What’s Happening to Older Cows? – Dr. Ian Lean, Scibus; Dr. Todd Duffield, University of Guelph; Dr. Stephen LeBlanc, University of Guelph
Dr. Ian Lean, Scibus; Dr. Todd Duffield, University of Guelph; Dr. Stephen LeBlanc, University of Guelph
Co-Host: Dr. Pete Morrow, Animal Health Specialist
Episode 54: What’s Happening to Older Cows?
Gathering around the pub to discuss body condition, productivity and the impact older cows have on herds are Dr. Ian Lean, Dr. Todd Duffield and Dr. Stephen LeBlanc.
Dr. Ian Lean, Scibus Founder and Manager Director and leading authority in dairy cattle medicine, kicked off the conversation to discuss his data set research around cow removal and reproduction. 9:11
Ian noted those involved with the older cow research looked at the disease, reproduction and metabolic data differently than most people. Sharing the impact of various diseases in older cows. 11:03
What is the relationship between production and reproduction? Dr. Stephen LeBlanc, a veterinarian professor at the University of Guelph, added this is the common question he receives. Sharing the challenge as dairy scientists, Stephen said the importance of figuring out how to support a cow’s lifespan by choice instead of failing to stay healthy, fertile and productive. 15:20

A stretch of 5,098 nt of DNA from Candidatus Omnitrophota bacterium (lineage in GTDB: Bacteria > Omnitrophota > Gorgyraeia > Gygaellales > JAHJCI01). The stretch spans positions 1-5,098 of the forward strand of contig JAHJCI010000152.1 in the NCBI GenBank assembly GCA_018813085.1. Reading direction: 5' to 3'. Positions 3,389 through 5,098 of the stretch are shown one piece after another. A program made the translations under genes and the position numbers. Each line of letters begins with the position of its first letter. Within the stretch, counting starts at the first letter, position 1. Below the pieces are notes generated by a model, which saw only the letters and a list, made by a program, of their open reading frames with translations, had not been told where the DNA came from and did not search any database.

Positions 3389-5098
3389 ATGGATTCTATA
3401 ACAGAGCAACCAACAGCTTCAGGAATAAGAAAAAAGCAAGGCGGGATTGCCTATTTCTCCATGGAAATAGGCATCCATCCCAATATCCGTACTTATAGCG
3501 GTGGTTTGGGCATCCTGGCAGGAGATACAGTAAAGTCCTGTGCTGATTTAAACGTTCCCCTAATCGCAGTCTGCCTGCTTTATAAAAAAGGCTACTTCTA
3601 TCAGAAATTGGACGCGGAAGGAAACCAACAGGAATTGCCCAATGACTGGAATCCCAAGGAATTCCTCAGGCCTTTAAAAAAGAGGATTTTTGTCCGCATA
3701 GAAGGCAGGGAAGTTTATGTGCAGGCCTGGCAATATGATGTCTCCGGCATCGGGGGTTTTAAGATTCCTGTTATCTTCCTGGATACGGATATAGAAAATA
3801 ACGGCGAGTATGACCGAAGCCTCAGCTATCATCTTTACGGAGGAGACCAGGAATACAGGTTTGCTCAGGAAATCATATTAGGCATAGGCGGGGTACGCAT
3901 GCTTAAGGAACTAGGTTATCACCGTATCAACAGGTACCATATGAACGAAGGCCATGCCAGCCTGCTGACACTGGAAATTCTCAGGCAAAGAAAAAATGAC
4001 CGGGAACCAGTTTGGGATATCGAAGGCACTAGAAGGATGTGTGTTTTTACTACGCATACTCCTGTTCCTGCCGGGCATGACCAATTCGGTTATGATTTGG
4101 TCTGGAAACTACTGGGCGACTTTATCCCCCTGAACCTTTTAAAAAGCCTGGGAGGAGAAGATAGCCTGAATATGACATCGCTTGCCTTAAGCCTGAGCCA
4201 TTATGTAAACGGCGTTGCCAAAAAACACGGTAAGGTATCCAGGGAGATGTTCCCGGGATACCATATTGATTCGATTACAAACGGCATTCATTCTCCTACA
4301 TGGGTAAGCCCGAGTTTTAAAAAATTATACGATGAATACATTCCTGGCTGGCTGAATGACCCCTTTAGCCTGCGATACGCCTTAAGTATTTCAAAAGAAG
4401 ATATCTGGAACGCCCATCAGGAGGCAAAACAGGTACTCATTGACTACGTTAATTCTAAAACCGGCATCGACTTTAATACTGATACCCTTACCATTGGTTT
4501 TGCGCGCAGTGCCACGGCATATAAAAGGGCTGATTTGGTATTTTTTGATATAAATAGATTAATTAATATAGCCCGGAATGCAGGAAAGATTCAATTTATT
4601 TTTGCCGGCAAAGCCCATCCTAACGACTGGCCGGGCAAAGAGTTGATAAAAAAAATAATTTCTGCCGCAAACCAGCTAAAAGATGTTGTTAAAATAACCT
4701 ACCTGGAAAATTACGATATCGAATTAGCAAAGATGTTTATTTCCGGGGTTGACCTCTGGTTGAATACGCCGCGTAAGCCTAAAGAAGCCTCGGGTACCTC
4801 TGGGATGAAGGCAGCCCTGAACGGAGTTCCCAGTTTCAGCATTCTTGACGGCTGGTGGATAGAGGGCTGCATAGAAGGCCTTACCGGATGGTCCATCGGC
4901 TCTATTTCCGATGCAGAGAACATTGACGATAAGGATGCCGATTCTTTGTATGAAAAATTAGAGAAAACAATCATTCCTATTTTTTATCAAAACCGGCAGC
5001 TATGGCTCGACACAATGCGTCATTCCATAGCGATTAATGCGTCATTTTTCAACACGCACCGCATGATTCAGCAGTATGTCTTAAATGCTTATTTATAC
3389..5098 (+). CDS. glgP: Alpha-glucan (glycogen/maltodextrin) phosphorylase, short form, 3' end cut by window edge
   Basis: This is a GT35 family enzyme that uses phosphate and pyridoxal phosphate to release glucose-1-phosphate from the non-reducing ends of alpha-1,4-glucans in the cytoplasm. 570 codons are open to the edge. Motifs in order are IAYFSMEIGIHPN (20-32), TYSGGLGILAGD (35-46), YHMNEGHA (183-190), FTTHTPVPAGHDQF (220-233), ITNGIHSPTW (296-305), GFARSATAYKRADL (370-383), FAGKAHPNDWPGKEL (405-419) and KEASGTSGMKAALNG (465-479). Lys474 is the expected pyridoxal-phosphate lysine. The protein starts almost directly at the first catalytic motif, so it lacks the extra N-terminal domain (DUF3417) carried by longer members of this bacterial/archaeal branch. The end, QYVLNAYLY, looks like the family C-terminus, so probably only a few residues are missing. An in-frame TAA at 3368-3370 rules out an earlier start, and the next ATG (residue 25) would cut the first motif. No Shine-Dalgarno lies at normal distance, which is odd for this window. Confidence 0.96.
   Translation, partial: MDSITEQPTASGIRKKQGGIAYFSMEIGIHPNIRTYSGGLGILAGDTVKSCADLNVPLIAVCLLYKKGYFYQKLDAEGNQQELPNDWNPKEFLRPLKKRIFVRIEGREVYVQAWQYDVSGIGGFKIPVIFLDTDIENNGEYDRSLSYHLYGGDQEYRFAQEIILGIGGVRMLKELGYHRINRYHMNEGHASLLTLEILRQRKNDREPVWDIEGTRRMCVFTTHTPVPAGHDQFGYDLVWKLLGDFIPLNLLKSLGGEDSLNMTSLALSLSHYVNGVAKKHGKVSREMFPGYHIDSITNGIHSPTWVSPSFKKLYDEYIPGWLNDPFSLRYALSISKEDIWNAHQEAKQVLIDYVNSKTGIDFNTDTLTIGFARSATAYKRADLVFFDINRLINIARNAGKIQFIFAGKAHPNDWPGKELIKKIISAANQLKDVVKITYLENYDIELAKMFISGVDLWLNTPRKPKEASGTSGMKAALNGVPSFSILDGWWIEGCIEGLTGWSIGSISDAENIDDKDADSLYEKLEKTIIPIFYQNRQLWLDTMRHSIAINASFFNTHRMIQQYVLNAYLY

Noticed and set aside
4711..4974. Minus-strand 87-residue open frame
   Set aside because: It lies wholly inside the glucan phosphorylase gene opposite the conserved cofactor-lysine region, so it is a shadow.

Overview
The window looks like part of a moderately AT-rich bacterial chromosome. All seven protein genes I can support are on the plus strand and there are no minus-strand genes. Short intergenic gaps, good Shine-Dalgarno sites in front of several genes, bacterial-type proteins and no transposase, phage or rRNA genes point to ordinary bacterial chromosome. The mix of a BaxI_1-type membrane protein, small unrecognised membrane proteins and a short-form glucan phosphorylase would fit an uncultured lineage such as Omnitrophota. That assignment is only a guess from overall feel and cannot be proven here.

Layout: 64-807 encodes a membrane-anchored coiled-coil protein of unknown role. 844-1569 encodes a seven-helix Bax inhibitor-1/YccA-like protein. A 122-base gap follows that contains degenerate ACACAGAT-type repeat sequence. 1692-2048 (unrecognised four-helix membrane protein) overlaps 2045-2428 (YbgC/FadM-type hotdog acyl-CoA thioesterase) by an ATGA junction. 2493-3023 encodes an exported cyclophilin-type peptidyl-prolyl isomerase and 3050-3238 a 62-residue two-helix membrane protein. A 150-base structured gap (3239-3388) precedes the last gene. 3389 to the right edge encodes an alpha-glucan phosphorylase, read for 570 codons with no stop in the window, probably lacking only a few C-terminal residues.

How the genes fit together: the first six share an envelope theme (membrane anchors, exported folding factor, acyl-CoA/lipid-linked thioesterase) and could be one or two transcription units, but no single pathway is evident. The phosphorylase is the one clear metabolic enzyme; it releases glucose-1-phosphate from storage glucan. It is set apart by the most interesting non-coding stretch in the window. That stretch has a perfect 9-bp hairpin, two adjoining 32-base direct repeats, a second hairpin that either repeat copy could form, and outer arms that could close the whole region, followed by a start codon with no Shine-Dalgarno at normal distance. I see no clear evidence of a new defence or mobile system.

Dr. Todd Duffield, a professor at the University of Guelph, believes there are misconceptions about older cow production and reproduction. He suggests that instead of wanting cows to live forever, profitability or not, he adds that it’s all really about limiting or reducing the farmers’ decisions and optimizing the cows’ health and performance. 20:29
Stephen discusses a win-win approach for the producer, herd and cow itself – optimization and economic longevity. But how do you create farm conditions to know when the optimum time to cull is, Stephen added. 27:04
Does a different feeding program matter, asked Ian. From the first webinar, he added that the older cows you could leave on 28 days and still have increased milk production and solids. He suggested when formulating diets for the average cow; he calculates eight pounds more and about three to five kilos more milk than the average cow. 33:18
Stephen added cows are both ketotic and have low blood glucose ultimately show varying production outcomes. Suggesting early lactation studies, tough calving and blood BHB all having different risk categories for each animal, said Stephen. 48:57
Rounding out the conversation, Stephen closed by suggesting there is an opportunity to possibly rethink some nutritional paradigms in terms of protein and bone metabolism. 1:00:38
Additionally, Todd mentioned the direct difference between heifers and older cows. Adding the importance in studying management and feeding qualities for both production and reproduction optimization. 1:04:39
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